Invisible Genocide: Rebbot_LAddario_001

A Rohingya family, Burmese Muslims, live in the Thay Chaung camp for the Internally Displaced outside of Sittwe, which houses nearly 3000 people, November 23, 2015. The mother, pictured here, claimed all her children were malnourished, but because of the lack of medical professionals in the area, it was impossible to confirm.  An estimated one million stateless Rohingya have been stripped of their citizenship in Myanmar, and forced to live in modern-day concentration camps, surrounded by government military checkpoints.  They are not able to leave, to work outside the camps, do not have access to basic medical care, or food. Most aid groups are banned from entering or working in the camps, leaving the Rohingya to their own devices for sustenance and healthcare. Journalists are also routinely denied access to the Rohingya, Myanmar’s way of ensuring the world doesn’t see the slow, intentional demise of a population.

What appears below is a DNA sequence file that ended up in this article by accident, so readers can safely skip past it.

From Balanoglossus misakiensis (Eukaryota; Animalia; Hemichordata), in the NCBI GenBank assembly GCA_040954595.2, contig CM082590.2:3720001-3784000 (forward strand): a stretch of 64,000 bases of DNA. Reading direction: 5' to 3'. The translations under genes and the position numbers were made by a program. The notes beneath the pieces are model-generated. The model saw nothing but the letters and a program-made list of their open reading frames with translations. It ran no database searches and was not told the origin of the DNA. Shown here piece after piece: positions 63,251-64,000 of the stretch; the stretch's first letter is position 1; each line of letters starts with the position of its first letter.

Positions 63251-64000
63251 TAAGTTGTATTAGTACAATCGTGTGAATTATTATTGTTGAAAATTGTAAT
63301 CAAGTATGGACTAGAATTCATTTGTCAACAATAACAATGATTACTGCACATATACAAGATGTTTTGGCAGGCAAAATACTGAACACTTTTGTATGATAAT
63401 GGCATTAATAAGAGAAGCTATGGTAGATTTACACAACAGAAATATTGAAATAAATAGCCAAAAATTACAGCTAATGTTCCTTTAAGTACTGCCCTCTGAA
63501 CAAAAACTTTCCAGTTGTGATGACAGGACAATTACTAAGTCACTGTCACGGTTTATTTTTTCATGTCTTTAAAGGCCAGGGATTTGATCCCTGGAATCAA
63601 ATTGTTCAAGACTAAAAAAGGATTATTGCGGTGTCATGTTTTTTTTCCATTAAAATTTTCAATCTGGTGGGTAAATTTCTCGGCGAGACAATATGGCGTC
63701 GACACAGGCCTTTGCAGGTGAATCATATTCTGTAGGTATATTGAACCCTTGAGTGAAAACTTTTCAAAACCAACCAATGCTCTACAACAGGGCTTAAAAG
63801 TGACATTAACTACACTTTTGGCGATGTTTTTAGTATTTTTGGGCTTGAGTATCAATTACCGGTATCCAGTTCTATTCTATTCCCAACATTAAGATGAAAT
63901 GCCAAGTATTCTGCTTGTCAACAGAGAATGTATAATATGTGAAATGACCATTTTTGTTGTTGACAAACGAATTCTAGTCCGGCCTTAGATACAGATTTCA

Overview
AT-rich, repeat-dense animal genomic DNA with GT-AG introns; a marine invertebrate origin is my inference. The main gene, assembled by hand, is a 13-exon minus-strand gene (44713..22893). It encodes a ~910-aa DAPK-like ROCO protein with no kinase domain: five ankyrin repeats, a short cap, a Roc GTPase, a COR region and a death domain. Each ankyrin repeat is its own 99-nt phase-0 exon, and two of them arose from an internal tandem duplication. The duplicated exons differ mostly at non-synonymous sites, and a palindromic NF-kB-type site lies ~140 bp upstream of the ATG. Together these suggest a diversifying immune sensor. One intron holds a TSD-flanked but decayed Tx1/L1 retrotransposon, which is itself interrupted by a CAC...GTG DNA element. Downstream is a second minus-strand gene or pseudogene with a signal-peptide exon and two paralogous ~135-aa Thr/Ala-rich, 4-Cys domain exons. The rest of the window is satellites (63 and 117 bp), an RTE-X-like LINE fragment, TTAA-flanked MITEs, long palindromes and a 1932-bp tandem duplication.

A Rohingya family, Burmese Muslims, live in the Thay Chaung camp for the Internally Displaced outside of Sittwe, which houses nearly 3000 people, November 23, 2015. The mother, pictured here, claimed all her children were malnourished, but because of the lack of medical professionals in the area, it was impossible to confirm. An estimated one million stateless Rohingya have been stripped of their citizenship in Myanmar, and forced to live in modern-day concentration camps, surrounded by government military checkpoints. They are not able to leave, to work outside the camps, do not have access to basic medical care, or food. Most aid groups are banned from entering or working in the camps, leaving the Rohingya to their own devices for sustenance and healthcare. Journalists are also routinely denied access to the Rohingya, Myanmar’s way of ensuring the world doesn’t see the slow, intentional demise of a population.